Despite the high tech system of concrete sleeper installation we now employ, sometimes we just can’t help driving a dogspike by hand!
We were actually replacing any failed timber sleepers that weren’t part of the 1 in 3 replacements. Only 11 of these in this section, with the concrete cycle managing to elimate the majority of the life expired timber.
We did however also manage an additional 30 concretes today, which takes us just over the crest of this hill, a good effort in this awkward cutting (they’re all bad but this one always seems awkward to work in)
It started to again resemble a railway once we’d scraped up the ballast.
There was some pre-existing poor geometry towards the crossing, which was jacked and tamped as part of the works.
Despite needing a drop of ballast, the job came up looking quite smart.
Once this has all settled and we’ve managed to drop out some rock we’ll probably need to return to lift out a few drips and hopefully straighten a few wiggles.
It’s still a big improvement over before!
Another 50ish (forgot to count) sleepers installed into tangent 8-9 today.
We even used the opportunity to start some ‘on track’ excavator training of one of our regulars, he started slow with the tamping head and by lunch time had a very good grasp of the beast.
The short section between Sawmill Rd and the bridge was tackled first.
Then working up the hill towards Castlemaine.
Screw and spike pulling kept the front gang busy, while the mechanical help got enough sleepers under to allow the gang to return and clip up.
Not a bad effort in the rather slow and awkward condtions of the cutting and around the roadway.
Tomorrow will see us out of the cutting, with tamping and some additional lifting required to correct some less than ideal geometry in the afternoon. Meeting Maldon 8am or site from 8.30am.
Another 59 concrete sleepers installed today, along with a tamp and ballast scrape it’s looking very snazzy.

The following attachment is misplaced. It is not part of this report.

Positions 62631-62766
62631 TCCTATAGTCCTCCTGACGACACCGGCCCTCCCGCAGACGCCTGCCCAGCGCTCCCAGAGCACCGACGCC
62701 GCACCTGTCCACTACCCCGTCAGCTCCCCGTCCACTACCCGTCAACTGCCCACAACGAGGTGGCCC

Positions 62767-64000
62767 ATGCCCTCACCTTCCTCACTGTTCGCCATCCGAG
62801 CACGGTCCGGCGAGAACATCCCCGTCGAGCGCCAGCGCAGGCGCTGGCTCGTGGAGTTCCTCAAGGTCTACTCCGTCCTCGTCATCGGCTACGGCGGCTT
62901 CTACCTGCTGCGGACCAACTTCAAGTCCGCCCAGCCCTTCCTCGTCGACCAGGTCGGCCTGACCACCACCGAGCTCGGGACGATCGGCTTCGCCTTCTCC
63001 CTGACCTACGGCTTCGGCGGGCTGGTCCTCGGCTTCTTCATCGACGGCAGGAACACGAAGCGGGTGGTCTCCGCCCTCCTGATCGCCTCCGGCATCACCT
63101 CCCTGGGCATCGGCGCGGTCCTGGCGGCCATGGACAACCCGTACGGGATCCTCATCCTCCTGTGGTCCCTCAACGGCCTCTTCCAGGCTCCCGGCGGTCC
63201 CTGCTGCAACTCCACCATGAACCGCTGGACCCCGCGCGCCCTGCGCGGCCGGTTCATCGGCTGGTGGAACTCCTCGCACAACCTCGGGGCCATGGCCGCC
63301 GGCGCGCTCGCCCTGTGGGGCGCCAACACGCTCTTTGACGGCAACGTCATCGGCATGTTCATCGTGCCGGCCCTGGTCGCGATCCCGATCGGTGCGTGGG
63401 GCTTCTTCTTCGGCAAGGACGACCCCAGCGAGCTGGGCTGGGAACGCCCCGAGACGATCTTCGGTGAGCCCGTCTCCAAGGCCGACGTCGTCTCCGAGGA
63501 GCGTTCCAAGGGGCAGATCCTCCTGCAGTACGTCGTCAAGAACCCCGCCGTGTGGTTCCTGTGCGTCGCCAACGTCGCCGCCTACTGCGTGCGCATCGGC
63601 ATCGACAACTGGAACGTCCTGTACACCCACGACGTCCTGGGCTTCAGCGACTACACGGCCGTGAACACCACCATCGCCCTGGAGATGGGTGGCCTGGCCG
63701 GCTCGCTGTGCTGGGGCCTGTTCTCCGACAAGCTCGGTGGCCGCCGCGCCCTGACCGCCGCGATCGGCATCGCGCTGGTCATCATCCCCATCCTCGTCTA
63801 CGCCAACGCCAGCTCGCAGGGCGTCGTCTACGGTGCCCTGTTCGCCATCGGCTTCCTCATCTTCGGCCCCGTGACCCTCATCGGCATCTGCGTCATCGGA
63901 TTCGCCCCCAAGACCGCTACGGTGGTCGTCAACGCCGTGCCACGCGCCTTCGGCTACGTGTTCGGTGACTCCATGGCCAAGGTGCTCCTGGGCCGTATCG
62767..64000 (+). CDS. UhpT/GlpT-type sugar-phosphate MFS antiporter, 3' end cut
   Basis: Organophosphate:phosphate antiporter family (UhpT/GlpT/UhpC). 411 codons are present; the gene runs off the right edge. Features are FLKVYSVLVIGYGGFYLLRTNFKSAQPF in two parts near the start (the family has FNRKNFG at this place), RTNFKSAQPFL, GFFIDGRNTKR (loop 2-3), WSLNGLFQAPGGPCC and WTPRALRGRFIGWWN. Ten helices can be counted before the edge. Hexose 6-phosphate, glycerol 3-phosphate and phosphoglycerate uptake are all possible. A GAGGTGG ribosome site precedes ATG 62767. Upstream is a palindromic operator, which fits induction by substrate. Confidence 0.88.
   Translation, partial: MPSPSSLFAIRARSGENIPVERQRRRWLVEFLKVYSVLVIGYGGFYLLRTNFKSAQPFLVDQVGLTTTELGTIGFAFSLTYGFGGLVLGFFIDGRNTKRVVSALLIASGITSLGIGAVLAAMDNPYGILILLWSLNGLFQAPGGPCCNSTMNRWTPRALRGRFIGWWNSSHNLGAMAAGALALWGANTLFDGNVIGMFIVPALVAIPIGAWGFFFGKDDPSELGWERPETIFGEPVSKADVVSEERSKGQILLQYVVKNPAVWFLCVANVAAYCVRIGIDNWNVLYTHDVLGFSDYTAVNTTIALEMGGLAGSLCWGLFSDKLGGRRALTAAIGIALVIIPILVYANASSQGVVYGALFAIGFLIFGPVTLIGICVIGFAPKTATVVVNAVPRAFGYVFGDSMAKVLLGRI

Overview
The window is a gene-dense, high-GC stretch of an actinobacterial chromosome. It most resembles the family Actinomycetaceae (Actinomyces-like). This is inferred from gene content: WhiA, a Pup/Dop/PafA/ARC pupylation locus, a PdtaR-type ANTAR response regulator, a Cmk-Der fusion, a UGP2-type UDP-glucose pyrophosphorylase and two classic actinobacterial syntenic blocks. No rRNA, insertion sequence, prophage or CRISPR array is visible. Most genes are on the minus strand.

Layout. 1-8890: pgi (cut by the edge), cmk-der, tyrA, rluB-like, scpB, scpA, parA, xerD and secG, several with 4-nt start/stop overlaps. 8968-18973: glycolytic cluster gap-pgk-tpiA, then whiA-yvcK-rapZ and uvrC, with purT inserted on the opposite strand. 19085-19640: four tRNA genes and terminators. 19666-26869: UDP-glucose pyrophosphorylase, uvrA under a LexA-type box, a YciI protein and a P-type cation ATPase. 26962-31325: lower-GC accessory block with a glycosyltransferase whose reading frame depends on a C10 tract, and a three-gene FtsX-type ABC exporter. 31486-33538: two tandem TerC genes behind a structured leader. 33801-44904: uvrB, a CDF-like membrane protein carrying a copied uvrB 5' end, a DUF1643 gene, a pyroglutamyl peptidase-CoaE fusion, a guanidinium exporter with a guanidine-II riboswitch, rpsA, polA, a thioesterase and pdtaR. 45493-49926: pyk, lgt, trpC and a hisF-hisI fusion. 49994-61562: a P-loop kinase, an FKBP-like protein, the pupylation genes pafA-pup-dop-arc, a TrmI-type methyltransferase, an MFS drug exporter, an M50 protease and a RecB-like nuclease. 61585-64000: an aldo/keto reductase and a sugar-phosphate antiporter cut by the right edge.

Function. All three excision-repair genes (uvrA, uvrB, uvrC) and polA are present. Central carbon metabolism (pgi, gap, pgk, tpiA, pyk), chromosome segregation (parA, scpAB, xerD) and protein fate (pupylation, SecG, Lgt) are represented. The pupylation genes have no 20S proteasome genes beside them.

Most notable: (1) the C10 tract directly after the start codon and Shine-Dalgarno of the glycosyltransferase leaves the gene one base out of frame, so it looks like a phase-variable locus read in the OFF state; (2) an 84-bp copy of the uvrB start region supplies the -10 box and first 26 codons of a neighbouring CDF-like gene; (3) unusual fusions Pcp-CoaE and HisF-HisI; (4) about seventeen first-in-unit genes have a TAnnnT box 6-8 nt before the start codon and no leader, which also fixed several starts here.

After the last sleeper was in, the ballast was scraped up ready for tamping.
It all went very well until the tamper blew a hose. But not to worry, the hydraulic supplies in Castlemaine sorted us out nice and quickly with a new one.
The job looks quite impressive.
Despite all this the gang also removed the dog spikes past sawmill road ready for next week, only the screws to go now.
Next week will be back here, aiming at around a similar number or possibly a few more weather depending.
Despite the heat and wind the gang achieved an extremely impressive 85 concrete sleepers installed into tangent 8-9.
It was done in the usual fashion, however testing out our new grabs!
They worked very well and it is likely they will speed up the operation greatly.
We still made use of the scarifier to speed things up even more so.
John, Clive and Mal hard at work clipping up.
We found in this section that pushing out the gauge was not required, which made the job a bit easier.
We gave up just after lunch once the wind came up and bush fire risk became too great (thankfully nothing we do during this particular job could cause a fire, but we carry large volumes of water and fire extinguishers just in case).